5 Things You Need When Building Your Laboratory Provider Ordering Portal

By Methodiq Team

An online system that allows you to order and manage laboratory services from a variety of providers is known as a Laboratory Provider Ordering Portal. A Provider Ordering Portal can make a tremendous difference for your laboratory. It can save you time and money by allowing customers to order lab tests online, reducing the information gap and data duplication. It can also improve the quality of care and agility of results provided to patients.

The following are some of its major advantages:

  • Increased Efficiency - By automating and simplifying the procedure of ordering laboratory services, a provider ordering portal may save a ton of time.
  • Improved Accuracy - Errors in ordering and managing laboratory services may be reduced by using an online system.
  • Increased Transparency - A provider ordering portal can help you track and control the progress of your laboratory tests by providing transparency into the procedure.
  • Improved communication - By using an online system, communication between providers and patients can be improved
  • Greater Choice - Customers will be able to choose which laboratory services they want and where those tests should be conducted. This can offer patients greater control over the testing process, resulting in enhanced convenience for them.

For your Laboratory Provider Ordering Portal to stand out from the competition, we've supplied 5 key features to consider while implementing it.

1. Easy-to-use interface

The Provider Ordering Portal must deliver a unique user experience. The interface is the first thing your users will interact with, so it's important that it's easy to use. That means having a clean, intuitive design that users can navigate without difficulty. That translates into the following key requirements:

  • Multiplatform portal - Ensures a consistent experience across all devices - desktop, laptop, tablet, and smartphone. That way users can access it anytime, anywhere.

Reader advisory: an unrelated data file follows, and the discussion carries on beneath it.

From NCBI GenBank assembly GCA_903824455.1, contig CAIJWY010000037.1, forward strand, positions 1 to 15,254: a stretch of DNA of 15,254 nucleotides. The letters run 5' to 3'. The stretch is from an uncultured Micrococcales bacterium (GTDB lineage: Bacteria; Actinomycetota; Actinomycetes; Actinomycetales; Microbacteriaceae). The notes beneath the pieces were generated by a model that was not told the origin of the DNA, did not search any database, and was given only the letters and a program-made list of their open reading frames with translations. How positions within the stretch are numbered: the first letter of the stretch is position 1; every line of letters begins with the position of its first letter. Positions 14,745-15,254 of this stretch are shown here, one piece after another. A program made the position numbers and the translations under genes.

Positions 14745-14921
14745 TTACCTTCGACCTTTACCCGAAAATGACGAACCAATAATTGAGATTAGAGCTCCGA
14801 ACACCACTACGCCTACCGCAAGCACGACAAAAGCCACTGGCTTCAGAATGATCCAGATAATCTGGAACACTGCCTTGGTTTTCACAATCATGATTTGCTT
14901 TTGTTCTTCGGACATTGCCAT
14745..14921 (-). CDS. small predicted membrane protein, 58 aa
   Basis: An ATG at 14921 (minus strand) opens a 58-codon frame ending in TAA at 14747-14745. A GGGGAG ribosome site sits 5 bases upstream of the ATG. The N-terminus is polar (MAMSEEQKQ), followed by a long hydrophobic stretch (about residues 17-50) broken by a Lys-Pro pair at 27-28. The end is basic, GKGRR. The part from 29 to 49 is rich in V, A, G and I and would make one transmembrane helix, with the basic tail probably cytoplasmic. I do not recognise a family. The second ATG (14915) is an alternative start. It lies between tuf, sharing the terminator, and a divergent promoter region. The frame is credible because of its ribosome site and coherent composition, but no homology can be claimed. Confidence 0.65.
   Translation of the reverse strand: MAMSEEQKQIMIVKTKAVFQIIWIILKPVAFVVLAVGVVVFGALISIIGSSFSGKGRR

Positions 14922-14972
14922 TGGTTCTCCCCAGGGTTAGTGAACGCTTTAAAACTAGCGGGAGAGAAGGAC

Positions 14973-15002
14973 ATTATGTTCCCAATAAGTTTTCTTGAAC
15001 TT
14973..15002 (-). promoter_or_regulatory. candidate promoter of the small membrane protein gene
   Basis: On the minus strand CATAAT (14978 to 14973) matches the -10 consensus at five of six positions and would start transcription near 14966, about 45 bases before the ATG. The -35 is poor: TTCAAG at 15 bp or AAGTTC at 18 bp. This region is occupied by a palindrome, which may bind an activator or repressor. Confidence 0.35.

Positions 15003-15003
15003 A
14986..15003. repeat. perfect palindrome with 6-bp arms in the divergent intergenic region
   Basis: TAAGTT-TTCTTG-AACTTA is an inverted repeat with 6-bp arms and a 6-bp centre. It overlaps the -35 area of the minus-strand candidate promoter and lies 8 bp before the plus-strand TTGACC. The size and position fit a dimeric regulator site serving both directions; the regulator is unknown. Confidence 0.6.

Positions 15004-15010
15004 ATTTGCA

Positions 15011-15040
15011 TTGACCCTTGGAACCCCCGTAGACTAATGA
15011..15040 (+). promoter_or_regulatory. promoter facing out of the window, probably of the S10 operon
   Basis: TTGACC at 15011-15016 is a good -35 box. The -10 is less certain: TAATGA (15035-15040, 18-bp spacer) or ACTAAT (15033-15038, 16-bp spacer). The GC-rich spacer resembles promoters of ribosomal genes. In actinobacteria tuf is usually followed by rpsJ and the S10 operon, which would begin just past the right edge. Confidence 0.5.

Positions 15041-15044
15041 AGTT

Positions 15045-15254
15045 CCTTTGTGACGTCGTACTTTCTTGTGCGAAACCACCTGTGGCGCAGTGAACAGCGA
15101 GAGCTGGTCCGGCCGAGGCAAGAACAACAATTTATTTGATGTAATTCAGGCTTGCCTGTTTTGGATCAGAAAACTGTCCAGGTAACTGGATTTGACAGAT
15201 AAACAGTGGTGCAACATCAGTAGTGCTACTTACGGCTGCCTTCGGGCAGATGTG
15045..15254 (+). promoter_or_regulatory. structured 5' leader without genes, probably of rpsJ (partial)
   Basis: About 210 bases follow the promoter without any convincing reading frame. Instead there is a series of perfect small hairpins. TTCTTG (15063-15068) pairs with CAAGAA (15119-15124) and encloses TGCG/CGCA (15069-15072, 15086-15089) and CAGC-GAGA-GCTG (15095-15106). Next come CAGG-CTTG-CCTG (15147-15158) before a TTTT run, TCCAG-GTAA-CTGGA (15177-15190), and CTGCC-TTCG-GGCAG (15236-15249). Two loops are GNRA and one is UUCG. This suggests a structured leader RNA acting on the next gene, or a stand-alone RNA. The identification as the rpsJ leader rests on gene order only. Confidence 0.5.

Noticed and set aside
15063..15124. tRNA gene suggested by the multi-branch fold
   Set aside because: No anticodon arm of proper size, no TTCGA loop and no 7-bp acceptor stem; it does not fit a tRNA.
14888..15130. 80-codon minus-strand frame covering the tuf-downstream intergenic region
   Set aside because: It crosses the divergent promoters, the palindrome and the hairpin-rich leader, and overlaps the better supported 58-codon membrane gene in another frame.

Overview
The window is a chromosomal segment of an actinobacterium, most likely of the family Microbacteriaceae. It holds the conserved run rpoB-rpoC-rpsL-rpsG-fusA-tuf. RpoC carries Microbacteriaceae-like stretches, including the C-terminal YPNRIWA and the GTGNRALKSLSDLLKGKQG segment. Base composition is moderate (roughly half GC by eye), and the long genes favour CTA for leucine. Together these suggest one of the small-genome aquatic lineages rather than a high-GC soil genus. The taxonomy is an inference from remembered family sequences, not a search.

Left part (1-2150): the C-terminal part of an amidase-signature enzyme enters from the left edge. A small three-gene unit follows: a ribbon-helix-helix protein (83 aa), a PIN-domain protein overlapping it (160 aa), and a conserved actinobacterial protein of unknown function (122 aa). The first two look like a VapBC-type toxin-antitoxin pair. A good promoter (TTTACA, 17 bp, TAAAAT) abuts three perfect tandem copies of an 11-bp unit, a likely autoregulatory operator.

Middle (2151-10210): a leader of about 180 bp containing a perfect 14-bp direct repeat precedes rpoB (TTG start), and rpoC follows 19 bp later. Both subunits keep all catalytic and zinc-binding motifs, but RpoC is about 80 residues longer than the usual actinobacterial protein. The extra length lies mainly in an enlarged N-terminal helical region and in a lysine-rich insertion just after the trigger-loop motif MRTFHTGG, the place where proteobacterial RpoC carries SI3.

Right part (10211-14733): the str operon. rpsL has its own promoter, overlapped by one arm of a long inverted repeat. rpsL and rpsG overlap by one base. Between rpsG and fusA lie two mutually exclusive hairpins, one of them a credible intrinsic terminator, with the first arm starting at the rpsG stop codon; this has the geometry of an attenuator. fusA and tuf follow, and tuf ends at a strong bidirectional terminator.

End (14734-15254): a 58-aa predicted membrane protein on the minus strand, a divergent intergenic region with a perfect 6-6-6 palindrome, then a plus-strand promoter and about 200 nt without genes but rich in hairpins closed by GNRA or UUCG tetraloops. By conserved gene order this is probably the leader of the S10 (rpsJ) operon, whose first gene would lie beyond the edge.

• Intuitive user experience - Avoid cluttered information, so that the user doesn’t get confused and it allows them to find what they need quickly and easily.
  • Use masks, picklists, and lookups instead of plain text fields – By doing this you can keep data consistent and avoid duplication.
  • Clear instructions – Provide clear guidance to the users so they are not in the dark on how to execute each step during the process.

The key function of this component is to guarantee that your customer can access the portal from any location - their office computer or their phones. While also not being distracted by a cluttered interface and may instead focus on what truly matters - placing orders and monitoring results.

2. Modern and scalable architecture

The Provider Ordering Portal must be built on top of a multitiered service-based architecture, which minimizes the dependency between the different components - frontend and backend. Doing this also allows for a fault-tolerant integration with external systems.

Although the portal might be used as a standalone system, in most cases it needs to integrate with other systems. The most common is being integrated with a laboratory information system (LIS). By connecting with a LIS, you can ensure that orders and results can be exchanged between both systems. Other possible integrations are with the electronic health record (EHR) systems so that providers can access the portal from within the EHR, or with billing and coding systems, to streamline the reimbursement process.

Because of this, the portal must be designed to easily integrate with other systems, using modern integration patterns and technologies, such as microservices.

It must also be able to support an increasing number of users, laboratory orders, and/or integration with other systems, without compromising performance or stability.

Another essential component of the portal's architecture is that it must be robust so that it can function even if individual elements go down.